Trade through the Miami Customs District grew at a record pace for the first four months of the year, although commerce with some traditional trading partners, such as Argentina, Venezuela, Honduras and Guatemala, has fallen off.
The Miami district, which includes South Florida airports and seaports from Palm Beach to Key West, also broke into the top 10 ranks of customs districts nationwide, said Ken Roberts, president of WorldCity, a Coral Gables media and data research company.
He spoke during an event this week on the future of trade in South Florida that was presented by WorldCity, the Doral Business Council and the Florida Custom Brokers & Forwarders Association.
Miami currently ranks 10th among customs districts for the dollar value of international trade it handles, just edging out San Francisco. For the past decade, Miami’s trade has ranked somewhere between 11th and 14th, said Roberts, who released WorldCity’s 2012 Miami Trade Numbers report at the event held at the InterContinental at Doral hotel.
Total trade for the district reached $38.88 billion during the first four months of 2012.
Last year, two-way trade through the Miami Customs District reached a record $112.82 billion, up more than 18 percent from the previous year. It was the first time the district cracked the $100 billion mark.
But despite positive trade trends so far this year, there are a few troubled markets where governance issues, import restrictions and violence have eroded commerce.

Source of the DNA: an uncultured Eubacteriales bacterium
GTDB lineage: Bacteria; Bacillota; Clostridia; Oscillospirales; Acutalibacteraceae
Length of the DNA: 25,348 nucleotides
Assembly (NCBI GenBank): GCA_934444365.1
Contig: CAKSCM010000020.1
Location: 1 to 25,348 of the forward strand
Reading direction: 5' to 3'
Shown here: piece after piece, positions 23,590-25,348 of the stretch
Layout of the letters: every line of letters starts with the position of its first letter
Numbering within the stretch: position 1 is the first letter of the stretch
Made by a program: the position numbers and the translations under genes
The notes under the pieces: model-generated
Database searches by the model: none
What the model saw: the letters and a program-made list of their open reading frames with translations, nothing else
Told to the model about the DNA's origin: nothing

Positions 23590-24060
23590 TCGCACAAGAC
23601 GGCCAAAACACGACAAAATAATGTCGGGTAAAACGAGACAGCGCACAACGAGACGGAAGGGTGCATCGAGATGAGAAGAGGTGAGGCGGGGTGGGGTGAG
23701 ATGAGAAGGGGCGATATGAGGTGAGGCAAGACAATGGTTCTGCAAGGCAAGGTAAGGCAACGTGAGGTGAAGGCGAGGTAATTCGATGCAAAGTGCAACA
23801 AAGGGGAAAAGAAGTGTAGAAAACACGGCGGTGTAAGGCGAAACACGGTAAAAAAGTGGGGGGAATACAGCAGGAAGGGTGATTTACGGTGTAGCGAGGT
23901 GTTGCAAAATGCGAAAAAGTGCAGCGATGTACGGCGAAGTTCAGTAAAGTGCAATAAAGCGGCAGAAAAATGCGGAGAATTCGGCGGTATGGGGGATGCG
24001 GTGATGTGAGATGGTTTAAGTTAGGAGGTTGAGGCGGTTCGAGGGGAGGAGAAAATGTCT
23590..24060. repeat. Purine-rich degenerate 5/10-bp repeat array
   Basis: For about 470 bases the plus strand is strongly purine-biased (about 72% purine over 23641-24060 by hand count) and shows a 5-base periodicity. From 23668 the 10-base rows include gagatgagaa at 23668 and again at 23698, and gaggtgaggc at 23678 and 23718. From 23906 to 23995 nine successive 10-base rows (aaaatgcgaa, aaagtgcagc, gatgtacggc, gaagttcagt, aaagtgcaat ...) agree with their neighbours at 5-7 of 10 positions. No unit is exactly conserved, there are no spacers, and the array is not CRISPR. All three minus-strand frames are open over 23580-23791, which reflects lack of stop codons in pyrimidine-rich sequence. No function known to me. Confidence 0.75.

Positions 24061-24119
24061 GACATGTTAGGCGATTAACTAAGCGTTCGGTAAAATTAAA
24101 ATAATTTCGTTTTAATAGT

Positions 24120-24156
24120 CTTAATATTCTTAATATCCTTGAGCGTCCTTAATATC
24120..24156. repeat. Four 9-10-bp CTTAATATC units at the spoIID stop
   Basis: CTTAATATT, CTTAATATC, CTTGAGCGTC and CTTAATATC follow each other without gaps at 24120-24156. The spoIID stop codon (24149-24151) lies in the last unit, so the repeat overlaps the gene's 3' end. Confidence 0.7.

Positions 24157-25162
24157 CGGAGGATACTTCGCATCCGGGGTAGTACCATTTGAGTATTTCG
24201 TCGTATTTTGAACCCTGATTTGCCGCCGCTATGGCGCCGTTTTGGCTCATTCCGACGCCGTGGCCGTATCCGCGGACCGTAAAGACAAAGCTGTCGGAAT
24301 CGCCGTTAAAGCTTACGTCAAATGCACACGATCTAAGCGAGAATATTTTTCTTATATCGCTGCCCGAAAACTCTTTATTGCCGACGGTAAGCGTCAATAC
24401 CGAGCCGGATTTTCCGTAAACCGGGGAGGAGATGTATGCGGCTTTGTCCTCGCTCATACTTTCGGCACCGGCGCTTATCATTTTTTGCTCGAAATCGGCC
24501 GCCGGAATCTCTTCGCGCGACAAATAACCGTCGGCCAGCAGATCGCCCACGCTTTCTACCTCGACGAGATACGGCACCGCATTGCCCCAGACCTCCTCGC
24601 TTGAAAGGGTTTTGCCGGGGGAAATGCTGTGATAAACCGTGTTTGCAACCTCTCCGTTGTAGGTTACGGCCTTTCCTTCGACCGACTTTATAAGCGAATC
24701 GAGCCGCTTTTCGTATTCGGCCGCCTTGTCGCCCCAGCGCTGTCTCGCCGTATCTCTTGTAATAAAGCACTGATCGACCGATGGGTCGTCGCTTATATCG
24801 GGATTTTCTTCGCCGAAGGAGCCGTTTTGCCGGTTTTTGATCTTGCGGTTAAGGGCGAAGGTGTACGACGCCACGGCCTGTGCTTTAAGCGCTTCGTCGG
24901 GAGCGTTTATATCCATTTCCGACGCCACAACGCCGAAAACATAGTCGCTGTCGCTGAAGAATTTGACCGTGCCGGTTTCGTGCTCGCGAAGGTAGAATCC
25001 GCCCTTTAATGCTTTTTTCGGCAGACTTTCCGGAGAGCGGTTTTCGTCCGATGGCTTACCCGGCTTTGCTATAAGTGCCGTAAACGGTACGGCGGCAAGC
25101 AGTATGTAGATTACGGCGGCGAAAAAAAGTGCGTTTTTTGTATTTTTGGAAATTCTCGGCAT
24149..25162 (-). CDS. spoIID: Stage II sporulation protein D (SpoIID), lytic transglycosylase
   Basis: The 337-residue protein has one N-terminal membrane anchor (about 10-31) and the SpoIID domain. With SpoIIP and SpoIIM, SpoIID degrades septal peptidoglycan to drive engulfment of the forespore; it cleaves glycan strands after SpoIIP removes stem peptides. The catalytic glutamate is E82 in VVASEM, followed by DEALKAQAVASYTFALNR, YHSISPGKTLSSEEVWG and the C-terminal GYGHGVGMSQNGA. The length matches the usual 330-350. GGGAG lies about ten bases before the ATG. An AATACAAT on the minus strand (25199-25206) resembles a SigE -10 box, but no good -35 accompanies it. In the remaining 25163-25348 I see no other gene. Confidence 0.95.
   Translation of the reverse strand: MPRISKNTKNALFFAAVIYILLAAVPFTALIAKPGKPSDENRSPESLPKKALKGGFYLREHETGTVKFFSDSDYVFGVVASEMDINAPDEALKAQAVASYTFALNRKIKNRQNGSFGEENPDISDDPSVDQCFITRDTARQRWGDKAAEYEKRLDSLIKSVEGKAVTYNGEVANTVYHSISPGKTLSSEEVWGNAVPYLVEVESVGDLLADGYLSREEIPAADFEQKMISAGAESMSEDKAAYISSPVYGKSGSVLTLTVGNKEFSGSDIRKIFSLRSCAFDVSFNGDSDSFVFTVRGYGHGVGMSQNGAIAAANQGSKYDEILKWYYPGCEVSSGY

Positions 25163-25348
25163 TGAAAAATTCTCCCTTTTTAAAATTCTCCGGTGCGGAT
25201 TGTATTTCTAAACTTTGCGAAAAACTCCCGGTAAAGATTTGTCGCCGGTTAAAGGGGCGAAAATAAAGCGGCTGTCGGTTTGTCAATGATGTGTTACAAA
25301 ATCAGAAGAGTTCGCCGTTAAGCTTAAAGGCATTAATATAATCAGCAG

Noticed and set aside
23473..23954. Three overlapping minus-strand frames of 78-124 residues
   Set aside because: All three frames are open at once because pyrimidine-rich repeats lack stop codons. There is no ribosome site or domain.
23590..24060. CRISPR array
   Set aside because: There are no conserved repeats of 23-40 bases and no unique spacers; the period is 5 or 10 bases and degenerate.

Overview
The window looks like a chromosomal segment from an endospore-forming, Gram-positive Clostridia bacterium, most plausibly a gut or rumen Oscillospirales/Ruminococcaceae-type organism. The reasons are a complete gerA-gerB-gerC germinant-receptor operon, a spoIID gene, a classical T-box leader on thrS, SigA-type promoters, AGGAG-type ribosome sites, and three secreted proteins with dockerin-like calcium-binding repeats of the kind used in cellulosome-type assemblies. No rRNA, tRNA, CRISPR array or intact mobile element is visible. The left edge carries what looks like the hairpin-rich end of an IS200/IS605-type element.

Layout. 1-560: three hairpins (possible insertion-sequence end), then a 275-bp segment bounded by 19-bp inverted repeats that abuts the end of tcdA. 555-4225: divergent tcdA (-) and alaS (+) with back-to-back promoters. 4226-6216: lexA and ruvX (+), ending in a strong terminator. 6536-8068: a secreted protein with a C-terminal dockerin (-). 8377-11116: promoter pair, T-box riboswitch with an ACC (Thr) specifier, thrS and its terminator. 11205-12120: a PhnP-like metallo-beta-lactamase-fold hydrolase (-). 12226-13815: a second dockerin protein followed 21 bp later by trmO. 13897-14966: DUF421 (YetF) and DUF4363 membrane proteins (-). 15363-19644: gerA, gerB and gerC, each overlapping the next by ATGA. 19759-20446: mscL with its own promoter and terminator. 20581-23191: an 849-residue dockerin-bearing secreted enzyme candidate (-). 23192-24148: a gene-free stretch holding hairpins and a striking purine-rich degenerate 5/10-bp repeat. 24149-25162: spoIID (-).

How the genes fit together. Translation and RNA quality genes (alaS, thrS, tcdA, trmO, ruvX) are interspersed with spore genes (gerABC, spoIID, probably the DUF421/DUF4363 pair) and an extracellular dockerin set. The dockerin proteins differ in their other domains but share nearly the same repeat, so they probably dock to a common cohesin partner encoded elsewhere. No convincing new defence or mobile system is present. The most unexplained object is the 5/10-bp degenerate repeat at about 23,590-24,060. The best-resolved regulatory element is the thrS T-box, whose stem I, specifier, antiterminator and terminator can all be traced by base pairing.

Trade with Venezuela, the district’s No. 4 trading partner, was off by $47.2 million in the first four months of the year; Argentine trade was down $119.6 million and trade with Honduras declined by $134.5 million. Two-way trade with Guatemala was $66.5 million lower than during the first four months of 2011.
Miami has a lot going when it comes to international trade — it leads the nation in the export of cellphones, computer parts and printers and cotton yarn, for example, and is the nation’s import leader for perishable goods such as cut flowers and produce — but it needs to stay on its toes to retain its advantages, Roberts said.
Houston, for example, has become the top gateway for trade with a number of Latin American nations that traditionally have been South Florida’s leading markets. Houston has replaced South Florida as the top U.S. gateway for trade with Brazil, Colombia, Venezuela, Costa Rica, Chile and Argentina.
“The pace of change is accelerating rapidly,’’ Roberts said.
That’s especially true for Intcomex, a billion-dollar distributor of computer equipment, mobile devices, software and consumer electronics in more than 40 countries.
“I can’t survive with a lot of inventory. I have to be very fast and very efficient,” said Leopoldo Coronado, the chief operating officer of Doral-based Intcomex.
“Computers aren’t tomatoes, but they rot too. After three or four months, they’re old,” said Coronado, who spoke at the trade event.
The Miami area is a great location to export to Latin America and the Caribbean, he said, but it needs to continue to find new ways to export and do business.
Rather than just being a trading center that mostly handles goods made elsewhere, this region needs to manufacture more of the products it sells, panelists said.
“South Florida needs entrepreneurs that make the products they sell,’’ said Luis Arguello, chairman and chief executive of DemeTech, a Miami Lakes company that exports surgical sutures. “When I go around the country, they say ‘All you do in Florida is oranges and coconuts,’ but there is a manufacturing base in Florida,’’ Arguello said.